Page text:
Can you remember the last time you walked up to a house in your neighborhood and actually knocked on the door? Or when someone rang your doorbell and wasn’t immediately greeted with suspicion and fear? For many of us we can’t, and for those who can, it’s likely that it was many years ago. [for a comedic enactment of this check out Sebastian Maniscalco]
Regardless of how we feel about it, the absence of neighborly interaction is the new normal in many of the neighborhoods surrounding Syracuse. When this cultural reality is coupled with the environmental reality of spending half our year seeking shelter from the cold, it’s miraculous if we say three words to our neighbors … let alone have a meaningful conversation with them.
Considering these significant and imposing challenges to sharing our faith, how will we see Gospel transformation in every heart, home and neighborhood? One answer could be Halloween … yes, that’s right … Halloween. Here are some thoughts on how this is possible.
1. Review your convictions
Halloween is one of the more confusing celebrations in American culture. Unlike other celebrations, Halloween’s historical origins are not commonly understood by people from many walks of life, including the Christian community. This confusion, for many Christians, seems to prompt one of two responses to Halloween: either its rapid rejection as a pagan holiday that “celebrates the devil” or its enthusiastic acceptance as an innocuous day that enables children to dress up and devour candy.
Neither of these responses are “wrong,” however, they are inconsistent with the depth of analysis required of Gospel-carrying culture makers. As with every area of life, understanding how the Gospel informs our perception of cultural celebrations necessitates a deeper level of introspection into our response to Halloween.
This introspection is vital in shaping our personal Gospel lens on culture while also enabling us to articulate our Gospel freedom to those unfamiliar with Jesus. I don’t know about you, but I spend much of my time in discussions deconstructing inaccurate preconceptions about Christianity, including the popular notion that “real” Christians do not celebrate Halloween. By providing a Gospel-fluent explanation for our participation, or non-participation, in Halloween we help those unfamiliar with Jesus begin to understand the depths of freedom we experience in him.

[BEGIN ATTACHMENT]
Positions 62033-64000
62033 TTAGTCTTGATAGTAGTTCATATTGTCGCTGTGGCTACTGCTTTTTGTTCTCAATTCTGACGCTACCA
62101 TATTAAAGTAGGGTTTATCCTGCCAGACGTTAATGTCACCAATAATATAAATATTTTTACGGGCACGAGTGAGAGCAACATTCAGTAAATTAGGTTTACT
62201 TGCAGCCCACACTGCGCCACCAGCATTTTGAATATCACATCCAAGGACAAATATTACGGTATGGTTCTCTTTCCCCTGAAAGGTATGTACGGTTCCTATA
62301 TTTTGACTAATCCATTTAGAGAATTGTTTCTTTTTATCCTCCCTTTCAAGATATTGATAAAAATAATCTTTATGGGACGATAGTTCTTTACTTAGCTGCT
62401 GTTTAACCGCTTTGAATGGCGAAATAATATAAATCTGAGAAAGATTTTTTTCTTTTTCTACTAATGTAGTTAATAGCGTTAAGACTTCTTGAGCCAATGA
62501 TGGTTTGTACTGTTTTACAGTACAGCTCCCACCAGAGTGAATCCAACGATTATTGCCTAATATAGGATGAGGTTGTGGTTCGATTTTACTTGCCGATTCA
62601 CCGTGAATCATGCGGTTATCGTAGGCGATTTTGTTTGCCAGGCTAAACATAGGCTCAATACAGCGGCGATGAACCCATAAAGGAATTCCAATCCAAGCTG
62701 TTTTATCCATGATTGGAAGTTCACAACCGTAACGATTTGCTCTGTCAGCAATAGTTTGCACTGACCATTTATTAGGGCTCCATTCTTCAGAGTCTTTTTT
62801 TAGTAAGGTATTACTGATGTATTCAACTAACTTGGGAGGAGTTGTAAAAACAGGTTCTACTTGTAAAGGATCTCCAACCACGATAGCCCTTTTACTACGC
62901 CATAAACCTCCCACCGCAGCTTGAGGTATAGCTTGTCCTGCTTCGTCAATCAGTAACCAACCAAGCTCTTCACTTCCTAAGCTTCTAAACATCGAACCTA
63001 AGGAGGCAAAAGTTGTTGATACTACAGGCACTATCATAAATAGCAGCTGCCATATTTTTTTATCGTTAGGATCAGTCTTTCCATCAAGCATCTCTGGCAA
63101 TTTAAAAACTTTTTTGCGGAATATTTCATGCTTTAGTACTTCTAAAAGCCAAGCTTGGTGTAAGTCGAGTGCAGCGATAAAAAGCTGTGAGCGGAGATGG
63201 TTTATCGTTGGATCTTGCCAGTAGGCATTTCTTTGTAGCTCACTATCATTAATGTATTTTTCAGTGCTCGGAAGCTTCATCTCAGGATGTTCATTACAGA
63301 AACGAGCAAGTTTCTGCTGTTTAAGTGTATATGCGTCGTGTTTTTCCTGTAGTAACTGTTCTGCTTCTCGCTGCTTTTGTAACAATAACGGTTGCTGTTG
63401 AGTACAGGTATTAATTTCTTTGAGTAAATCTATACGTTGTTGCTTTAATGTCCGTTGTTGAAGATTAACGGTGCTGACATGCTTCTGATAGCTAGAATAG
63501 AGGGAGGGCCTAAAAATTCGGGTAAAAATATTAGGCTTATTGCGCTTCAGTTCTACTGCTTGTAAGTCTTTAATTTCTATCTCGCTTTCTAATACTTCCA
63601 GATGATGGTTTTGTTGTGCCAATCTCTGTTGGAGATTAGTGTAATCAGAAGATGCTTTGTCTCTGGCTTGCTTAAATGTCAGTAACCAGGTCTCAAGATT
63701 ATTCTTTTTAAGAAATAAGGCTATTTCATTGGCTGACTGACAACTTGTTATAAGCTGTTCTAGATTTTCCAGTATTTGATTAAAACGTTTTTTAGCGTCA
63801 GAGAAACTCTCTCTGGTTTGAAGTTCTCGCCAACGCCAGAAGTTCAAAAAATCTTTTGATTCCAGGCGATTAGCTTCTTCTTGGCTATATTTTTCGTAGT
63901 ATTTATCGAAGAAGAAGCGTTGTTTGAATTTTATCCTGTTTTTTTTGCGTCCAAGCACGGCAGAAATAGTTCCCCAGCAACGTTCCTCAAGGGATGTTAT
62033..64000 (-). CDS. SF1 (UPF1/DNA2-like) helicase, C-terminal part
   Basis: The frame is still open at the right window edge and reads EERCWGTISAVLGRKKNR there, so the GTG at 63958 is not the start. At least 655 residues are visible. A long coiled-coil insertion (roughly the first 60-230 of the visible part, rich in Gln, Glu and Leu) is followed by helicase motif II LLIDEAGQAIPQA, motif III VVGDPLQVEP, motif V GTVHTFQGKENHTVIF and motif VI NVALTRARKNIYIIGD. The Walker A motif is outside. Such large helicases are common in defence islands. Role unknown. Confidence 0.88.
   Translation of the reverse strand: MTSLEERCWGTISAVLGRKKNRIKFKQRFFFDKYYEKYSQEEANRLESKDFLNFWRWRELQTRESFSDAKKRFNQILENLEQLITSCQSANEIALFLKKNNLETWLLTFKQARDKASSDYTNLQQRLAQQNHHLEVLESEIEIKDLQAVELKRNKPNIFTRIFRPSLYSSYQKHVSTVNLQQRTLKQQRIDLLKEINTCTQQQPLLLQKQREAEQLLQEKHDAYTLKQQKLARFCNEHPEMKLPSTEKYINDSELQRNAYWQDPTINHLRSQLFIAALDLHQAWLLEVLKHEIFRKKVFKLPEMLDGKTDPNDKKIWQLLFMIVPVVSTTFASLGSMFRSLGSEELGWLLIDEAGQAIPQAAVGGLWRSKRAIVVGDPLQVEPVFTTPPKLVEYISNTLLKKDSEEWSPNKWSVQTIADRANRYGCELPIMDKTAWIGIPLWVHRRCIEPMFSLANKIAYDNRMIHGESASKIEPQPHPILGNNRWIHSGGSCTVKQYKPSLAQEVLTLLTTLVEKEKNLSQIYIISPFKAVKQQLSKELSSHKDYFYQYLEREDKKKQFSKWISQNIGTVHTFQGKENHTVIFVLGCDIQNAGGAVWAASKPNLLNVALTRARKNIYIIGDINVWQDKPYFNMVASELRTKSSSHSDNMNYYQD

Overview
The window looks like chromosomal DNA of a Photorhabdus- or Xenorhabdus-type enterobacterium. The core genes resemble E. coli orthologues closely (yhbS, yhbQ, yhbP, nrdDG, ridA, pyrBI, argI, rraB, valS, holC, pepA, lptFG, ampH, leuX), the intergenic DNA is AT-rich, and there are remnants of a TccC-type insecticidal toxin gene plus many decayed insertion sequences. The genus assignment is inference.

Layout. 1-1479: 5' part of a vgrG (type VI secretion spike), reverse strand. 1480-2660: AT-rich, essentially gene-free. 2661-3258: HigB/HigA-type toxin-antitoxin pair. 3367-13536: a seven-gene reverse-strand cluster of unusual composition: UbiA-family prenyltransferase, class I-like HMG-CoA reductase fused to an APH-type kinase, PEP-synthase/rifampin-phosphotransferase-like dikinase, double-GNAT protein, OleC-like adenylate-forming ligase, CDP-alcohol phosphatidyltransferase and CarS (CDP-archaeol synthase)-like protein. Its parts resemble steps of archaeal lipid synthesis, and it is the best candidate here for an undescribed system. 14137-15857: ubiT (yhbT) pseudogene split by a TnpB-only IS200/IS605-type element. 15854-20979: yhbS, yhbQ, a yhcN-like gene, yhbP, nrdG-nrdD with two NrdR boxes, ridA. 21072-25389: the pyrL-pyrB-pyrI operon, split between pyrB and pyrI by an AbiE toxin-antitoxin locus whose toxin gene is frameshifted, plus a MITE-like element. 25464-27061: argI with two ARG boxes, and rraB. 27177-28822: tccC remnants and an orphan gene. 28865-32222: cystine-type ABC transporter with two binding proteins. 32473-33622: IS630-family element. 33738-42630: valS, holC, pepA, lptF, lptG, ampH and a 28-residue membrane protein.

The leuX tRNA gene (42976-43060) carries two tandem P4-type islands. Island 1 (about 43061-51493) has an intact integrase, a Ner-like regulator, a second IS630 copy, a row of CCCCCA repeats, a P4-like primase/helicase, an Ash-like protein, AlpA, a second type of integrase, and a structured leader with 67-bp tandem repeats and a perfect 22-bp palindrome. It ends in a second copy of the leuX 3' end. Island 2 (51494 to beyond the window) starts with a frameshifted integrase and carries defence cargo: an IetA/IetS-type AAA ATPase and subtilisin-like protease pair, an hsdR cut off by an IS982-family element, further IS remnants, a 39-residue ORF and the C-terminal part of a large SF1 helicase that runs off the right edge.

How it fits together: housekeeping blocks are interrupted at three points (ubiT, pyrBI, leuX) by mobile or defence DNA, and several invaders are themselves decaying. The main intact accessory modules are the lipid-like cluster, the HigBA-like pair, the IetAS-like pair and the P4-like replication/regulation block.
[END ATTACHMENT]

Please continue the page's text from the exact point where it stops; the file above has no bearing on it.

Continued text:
2. Rest in your conclusions
So what should our response be to Halloween? Well, that’s up to you. I’d encourage you to investigate Halloween’s history [a good place to start is Justin Holcomb’s blog], and take time to pray and discuss it with people you trust. Here’s the best part; regardless of your conclusions, you can rest with joyful confidence knowing that you are guided by the Holy Spirit while humbly accepting those with differing convictions as equally valid and consistent with a Gospel-centered worldview.
3. Resist the urge to retract
In our convictions we must resist the urge to retract from society for fear of being corrupted by our culture. We are Gospel-carrying culture makers called to make disciples in our circles of influence. Each of us are uniquely positioned to reach our neighbors and neighborhoods with the life changing message of the Gospel. Halloween is the perfect medium to push through the cultural norms of isolation and seclusion and into relationships and connectedness.
As we overcome these challenges we move towards creating environments where real connection is established and we earn the right to have meaningful spiritual conversations that introduce our neighbors to Jesus. If we embrace the opportunities that Halloween provides, we just might see Gospel transformation in that one heart, which can transform a home, which can transform a neighborhood.
For some practical insights into how to maximize Halloween to connect with people in your neighborhood check out these great writers:
Authored by NCC Assistant Pastor Jon Whiteway